One other thing that’s not in today’s Lyft blog announcement and is of interest to our community is replacement of Platinum Plus with Elite. Unfortunately in many cities the point total to achieve Elite status has been increased!
Today the Lyft Rewards program has three tiers: Silver > Gold > Platinum. Drivers can unlock tiers by accumulating points during busy hours (quantity) and maintaining a minimum driving score (quality), each month.
Elite will be the new top tier of Lyft Rewards (above Platinum) and is designed to reward and recognize Lyft’s top 5% of drivers. When drivers earn Elite, they get access to exclusive rewards and savings during the 1-month qualifying period. They’ll need to continuously earn Elite month over month, to maintain status.
- 10% cashback on gas purchases with a Lyft Direct card
- Elite status protection helps top drivers stay on top. Elite drivers can restore their status when they maintain Elite for three consecutive months.
- Early access to scheduled rides gives Elite drivers the chance to reserve high-paying trips in advance.
- Premium airport pickups to save time and stay busier. Elite drivers will get bumped up in the airport queue by 30 minutes, every time.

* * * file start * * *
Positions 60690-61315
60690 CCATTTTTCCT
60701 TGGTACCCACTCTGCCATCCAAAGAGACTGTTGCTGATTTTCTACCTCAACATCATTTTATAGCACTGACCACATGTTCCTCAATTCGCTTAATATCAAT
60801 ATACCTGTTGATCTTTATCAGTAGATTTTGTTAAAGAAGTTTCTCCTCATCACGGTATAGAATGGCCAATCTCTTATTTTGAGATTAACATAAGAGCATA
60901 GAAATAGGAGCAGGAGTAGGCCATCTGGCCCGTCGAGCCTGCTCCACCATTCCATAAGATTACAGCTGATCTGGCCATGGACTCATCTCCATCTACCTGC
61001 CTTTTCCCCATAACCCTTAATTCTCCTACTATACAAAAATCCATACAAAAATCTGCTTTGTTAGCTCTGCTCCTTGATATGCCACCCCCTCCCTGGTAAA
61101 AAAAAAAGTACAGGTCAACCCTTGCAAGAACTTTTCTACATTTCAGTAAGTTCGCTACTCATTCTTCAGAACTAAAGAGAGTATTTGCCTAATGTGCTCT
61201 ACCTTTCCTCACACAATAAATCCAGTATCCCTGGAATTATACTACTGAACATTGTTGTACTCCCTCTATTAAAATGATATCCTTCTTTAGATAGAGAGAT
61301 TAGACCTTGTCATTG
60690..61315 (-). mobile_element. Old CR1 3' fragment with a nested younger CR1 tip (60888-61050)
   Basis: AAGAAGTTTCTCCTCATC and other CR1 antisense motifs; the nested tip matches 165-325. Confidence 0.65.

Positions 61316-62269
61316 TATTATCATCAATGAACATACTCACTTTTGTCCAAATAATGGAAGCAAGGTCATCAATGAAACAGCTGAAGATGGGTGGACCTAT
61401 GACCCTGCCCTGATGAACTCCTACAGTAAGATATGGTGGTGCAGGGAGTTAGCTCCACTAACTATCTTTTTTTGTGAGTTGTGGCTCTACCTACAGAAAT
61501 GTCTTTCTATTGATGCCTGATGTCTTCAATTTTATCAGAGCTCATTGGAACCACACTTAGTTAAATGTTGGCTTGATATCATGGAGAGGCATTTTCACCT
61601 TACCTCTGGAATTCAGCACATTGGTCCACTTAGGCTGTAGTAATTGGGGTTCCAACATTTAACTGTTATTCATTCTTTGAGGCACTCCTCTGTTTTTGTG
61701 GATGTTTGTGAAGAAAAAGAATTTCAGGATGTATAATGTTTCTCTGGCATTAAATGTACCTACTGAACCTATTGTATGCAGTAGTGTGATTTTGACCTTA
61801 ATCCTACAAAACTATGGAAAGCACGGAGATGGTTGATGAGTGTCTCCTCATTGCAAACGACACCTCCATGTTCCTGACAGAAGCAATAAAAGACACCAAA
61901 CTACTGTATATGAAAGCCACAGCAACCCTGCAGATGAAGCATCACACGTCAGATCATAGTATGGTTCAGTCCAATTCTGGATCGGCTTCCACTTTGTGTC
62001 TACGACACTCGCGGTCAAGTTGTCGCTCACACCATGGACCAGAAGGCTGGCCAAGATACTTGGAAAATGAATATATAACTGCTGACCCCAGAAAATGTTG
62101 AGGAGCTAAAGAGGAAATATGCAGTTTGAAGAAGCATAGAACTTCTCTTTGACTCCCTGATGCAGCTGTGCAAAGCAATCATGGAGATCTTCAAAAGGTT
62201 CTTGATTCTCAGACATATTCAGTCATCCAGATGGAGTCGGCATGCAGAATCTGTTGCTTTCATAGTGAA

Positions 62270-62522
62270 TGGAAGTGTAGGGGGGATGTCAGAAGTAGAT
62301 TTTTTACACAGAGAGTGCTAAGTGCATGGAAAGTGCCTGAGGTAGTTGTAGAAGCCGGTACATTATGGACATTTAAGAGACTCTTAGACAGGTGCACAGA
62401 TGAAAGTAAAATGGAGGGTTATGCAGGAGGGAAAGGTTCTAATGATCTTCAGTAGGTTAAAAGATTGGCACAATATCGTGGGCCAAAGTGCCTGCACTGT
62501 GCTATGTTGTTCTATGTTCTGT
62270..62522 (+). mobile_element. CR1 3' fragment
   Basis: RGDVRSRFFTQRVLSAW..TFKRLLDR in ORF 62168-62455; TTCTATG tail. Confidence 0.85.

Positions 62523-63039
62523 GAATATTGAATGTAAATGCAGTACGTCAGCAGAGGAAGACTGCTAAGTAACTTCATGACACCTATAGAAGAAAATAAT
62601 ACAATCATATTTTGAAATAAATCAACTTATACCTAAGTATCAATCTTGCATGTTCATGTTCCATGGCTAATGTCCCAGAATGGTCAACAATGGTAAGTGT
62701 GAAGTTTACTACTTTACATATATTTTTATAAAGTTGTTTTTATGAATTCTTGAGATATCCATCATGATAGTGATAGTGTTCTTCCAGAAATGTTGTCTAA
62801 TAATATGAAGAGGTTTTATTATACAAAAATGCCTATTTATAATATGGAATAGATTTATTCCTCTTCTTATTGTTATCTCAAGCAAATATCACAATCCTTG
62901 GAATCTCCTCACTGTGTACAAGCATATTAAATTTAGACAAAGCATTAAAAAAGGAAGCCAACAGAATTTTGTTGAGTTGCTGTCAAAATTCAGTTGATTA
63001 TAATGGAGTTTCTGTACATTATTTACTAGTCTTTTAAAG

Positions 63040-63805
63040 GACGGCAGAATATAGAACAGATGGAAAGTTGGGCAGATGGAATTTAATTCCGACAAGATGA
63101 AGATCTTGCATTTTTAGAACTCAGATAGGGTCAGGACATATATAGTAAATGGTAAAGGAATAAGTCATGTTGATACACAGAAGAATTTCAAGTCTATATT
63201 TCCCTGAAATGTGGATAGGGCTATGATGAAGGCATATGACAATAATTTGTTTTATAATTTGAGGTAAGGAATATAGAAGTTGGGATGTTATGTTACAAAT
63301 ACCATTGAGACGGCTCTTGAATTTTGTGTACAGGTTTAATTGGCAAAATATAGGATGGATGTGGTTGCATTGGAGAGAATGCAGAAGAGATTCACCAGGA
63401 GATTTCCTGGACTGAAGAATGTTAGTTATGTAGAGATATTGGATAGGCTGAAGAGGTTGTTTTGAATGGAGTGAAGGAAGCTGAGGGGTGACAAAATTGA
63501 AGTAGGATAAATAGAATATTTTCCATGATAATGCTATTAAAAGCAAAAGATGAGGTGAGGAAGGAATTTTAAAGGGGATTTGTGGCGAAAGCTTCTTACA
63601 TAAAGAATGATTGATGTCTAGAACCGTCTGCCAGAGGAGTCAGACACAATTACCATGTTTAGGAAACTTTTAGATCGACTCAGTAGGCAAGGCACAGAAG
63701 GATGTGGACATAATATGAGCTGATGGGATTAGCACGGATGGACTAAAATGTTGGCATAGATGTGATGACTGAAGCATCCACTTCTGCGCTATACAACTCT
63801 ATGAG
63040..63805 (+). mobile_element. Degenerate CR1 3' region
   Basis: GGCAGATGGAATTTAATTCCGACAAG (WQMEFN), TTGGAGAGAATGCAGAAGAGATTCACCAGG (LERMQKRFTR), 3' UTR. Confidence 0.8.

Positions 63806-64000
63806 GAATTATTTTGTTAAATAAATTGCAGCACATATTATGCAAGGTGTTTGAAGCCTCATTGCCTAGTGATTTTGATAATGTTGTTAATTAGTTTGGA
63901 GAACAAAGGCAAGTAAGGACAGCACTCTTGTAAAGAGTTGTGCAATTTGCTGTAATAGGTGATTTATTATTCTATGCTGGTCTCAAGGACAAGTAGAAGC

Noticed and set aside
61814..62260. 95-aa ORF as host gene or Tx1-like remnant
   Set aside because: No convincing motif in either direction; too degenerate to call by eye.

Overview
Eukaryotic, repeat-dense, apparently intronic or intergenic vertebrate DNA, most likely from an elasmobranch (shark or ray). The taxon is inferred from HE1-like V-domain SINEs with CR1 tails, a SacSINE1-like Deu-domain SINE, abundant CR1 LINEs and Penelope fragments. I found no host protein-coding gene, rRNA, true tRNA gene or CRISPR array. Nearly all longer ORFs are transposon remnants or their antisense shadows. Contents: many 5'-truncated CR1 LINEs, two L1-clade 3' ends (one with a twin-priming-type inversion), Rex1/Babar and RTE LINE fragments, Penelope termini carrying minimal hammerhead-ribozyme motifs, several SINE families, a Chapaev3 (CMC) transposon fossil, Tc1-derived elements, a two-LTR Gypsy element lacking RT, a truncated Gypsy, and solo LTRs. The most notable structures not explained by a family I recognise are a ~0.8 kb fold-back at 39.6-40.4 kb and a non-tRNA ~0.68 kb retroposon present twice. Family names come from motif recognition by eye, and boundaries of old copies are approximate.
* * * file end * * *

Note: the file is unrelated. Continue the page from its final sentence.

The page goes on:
- 6 location filters (e.g. stay-within-area, destination mode, etc) each day so drivers can enjoy more choice over when and where they drive.
- Plus, all the rewards that come with Platinum, Gold, and Silver tiers.
And, in recognition for being part of the inaugural class of Elite drivers, all drivers with an Elite status on Feb 1 get early access to Glow, Lyft’s new dashboard device, which will improve the pickup experience for both riders and drivers.
This does not apply to me since I never have cared about higher tiers. However one thing will upset many of you is the constant moving of the goal posts. I have received screenshots of the new requirements as far as points are concerned and they are about 10% higher than the old Platinum Plus. The only difference that I see between the old Platinum Plus and Elite is a higher amount of Cash back on gasoline purchases.
My Overall Impressions
There is a lot of information packed in this Early 2024 Driver announcement. Most of it is what drivers have been asking for a long time such as transparency and unjust deactivation protections. But for as long as I can remember the top complaint of the driver community has been regarding low Earnings. I personally do not see much in this package to calm those nerves down, at least not in the sense of trips paying more in order for driver earnings to increase.
I am hoping that Lyft appreciates what the drivers do for the company and at least announce pay increases for minimum fare trips. I have been on the platform for 8 years. When I first started, minimum fare trips were priced at $2.62. I happily did a lot of those since Ride Challenges were very lucrative. With the reduction and in most cases total elimination of incentives, they are no longer profitable. We are in 2024 and all of us are dealing with the effects of inflation. I guess rideshare drivers are immune to cost of living increases since the minimum fare trips are still being priced at $2.62!